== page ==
Have Christians lost touch with the language of lament in prayer?

Lamentations is a Biblical book often neglected by UK Christians.

I wonder why? 
Is it because some of us are just too comfortable that we run away from cries of anguish. Is it because we have forgotten the Biblical injunction to mourn with those who mourn and weep with those who weep?

One third of the Psalms are songs of lament. Other books of the Bible include laments, for example Job. Jesus cried out in anguish in the Garden of Gethsemane and on the cross he quoted from Psalm 22 to express his sense of being abandoned by God. Lament runs all through the Bible, but Lamentations is its only book that is entirely in Lament form. Mostly we avoid it, given a choice. Yes, I have too. At best we might sometimes pluck out of its context Lamentations 2: 22 – 23:
“The steadfast love of the Lord never ceases, his mercies never come to an end; they are new every morning; great is your faithfulness.”
You don’t know the 5 poems that are Lamentations’ 5 chapters? Help is at hand. Chris Ruby did a 140 character summary of each. He tweeted these between 13 – 17 April 2012 as part of his marathon tweeting of every chapter in the Bible, 1 a day between 2010 and 2013 using the Twitter name @biblesummary. You can see those 5 Lamentations tweets here. And what’s the betting you will take a quick look at those tweets and not go on to read the whole book of Lamentations? Yes, it’s about ancient events, but I challenge you to read the whole book and see it in the light of current events.

Are we shocked by the way Biblical laments point the finger of blame towards God? Is that why we find books like Lamentations uncomfortable? Wess Daniels has a helpful reflection on Psalm 13, one of the Psalms of Lament. In it he writes:
“The important thing about Lament is that our suffering, our darkness, and disorientation is “brought to speech” in relationship with God. There is nothing you experience, no pain too deep, no sense of loss so tragic that you ought not to just take it to God but to make it God’s business to transform the situation.”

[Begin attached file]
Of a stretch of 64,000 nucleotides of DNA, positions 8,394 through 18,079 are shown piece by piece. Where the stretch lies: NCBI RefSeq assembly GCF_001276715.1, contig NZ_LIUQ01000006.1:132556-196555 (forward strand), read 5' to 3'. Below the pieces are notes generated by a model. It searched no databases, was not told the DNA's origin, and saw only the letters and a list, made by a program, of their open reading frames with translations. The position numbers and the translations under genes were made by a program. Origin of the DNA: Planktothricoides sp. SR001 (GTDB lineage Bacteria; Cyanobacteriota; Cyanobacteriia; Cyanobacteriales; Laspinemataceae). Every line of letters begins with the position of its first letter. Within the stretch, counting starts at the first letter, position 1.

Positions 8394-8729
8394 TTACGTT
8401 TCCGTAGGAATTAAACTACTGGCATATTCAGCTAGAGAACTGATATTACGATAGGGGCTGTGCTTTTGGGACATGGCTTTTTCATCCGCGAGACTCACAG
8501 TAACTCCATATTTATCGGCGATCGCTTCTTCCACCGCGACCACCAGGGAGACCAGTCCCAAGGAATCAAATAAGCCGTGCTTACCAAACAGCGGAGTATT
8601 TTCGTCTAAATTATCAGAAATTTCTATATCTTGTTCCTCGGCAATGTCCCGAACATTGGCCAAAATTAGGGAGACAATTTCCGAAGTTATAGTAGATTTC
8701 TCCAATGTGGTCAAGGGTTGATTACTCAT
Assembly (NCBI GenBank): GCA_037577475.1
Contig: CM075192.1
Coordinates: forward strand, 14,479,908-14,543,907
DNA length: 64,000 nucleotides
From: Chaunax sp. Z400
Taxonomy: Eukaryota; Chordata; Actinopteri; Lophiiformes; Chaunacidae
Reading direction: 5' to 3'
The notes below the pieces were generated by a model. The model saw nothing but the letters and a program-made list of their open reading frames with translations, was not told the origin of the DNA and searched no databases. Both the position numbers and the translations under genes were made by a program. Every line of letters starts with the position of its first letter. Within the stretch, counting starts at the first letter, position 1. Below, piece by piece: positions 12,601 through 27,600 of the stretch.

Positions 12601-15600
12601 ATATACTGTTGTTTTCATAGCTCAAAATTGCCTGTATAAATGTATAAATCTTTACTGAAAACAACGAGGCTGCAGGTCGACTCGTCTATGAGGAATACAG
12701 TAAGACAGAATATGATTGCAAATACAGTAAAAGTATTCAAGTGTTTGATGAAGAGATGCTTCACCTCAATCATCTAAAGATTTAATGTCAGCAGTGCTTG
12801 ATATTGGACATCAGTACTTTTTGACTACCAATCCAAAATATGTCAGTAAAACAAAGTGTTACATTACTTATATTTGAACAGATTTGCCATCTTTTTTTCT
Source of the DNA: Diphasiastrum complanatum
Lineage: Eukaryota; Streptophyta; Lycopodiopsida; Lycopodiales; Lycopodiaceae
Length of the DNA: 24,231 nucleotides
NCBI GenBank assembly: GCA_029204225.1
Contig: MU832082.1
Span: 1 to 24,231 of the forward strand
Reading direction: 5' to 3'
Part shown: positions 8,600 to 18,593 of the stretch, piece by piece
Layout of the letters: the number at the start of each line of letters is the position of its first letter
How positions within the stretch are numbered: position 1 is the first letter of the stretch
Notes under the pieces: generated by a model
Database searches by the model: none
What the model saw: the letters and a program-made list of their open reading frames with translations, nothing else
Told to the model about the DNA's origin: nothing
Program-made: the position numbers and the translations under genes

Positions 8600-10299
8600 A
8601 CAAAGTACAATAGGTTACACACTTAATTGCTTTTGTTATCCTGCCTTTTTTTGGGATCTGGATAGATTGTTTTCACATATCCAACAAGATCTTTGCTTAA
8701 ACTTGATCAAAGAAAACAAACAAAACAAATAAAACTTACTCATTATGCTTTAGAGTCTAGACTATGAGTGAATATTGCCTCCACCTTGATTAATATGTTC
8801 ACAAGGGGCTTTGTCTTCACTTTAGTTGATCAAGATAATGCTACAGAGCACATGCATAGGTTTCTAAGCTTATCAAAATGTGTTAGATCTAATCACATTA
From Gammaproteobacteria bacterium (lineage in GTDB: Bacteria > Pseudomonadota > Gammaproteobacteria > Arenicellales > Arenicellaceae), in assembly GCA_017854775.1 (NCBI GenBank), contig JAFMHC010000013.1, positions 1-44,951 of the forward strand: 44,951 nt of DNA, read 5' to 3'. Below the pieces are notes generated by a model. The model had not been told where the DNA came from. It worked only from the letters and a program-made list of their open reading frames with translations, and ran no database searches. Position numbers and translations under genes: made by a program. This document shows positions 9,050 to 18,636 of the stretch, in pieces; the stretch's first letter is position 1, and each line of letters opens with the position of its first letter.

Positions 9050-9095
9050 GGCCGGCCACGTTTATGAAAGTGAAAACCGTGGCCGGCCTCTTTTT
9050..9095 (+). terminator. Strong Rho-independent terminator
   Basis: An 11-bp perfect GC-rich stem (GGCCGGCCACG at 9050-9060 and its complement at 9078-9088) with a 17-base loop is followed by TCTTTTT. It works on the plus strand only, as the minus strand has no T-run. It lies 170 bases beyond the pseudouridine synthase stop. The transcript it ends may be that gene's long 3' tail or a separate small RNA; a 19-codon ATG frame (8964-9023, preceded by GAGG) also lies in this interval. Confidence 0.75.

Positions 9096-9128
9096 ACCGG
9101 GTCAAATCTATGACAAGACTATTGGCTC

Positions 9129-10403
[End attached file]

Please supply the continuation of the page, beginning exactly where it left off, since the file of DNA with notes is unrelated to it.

So even if we think the problem is God’s fault we should take it to God. And if we think the problem is an enemy’s fault we should take it to God. And if we think it’s our corporate or personal fault we should take that too to God and cry for restoration.

Have Christians in the west lost touch with the language of lament as a component of prayer?

Have we in our relative comfort concentrated our worship too much on the language of praise and thanksgiving? Is that because we are influenced by the language of success and the cultural pursuit of happiness? Therefore we equate unhappiness with failure or lack of faith?And in individual and corporate prayer, when we happen to feel OK, we avoid the language of sorrow, confusion and anger? 

Laments use pain, anguish, anger and confusion in a passionate search for some answering comfort or sense of hope. We have to learn to lament and to do it in community, whether that is on our own behalf or as a way of speaking for others in much worse situations. In some respects perhaps we are starting to see the need for lament more. As
Lament calls attention to the full reality of human loss and suffering.

It isn’t about how things ought to be. It’s about how things are. It’s about people shot by terrorists in Paris. It’s about people living in fear. It’s about Syria, Gaza, Iraq and so many other places and people in desperate straits. It’s about situations so dreadful that only God can change things and people and bring hope. Lament yells deep from an anguished heart – a raw wail that in itself is a prayer. If we care at all about the depths of other people’s suffering around the world, what other language can we use except that of lament? Do we really think that it’s not OK to yell out at God with feelings like that? That God somehow isn’t strong enough to cope with our anger?

Let’s allow Lamentations 3: 31 – 33 have the last word:
“For the Lord will not reject for ever. 
Although he causes grief,  
he will have compassion
according to the abundance of his steadfast love; 
for he does not willingly afflict or grieve anyone.”

(This post is republished from my #digidisciple post on the Big Bible Project website in January 2015 but using a different image.)


Comments

  1. I think it is partly that behaviours are changing and what was once the acceptable way to demonstrate grief woe anguish etc. has now been reduced to whinging and complaining.

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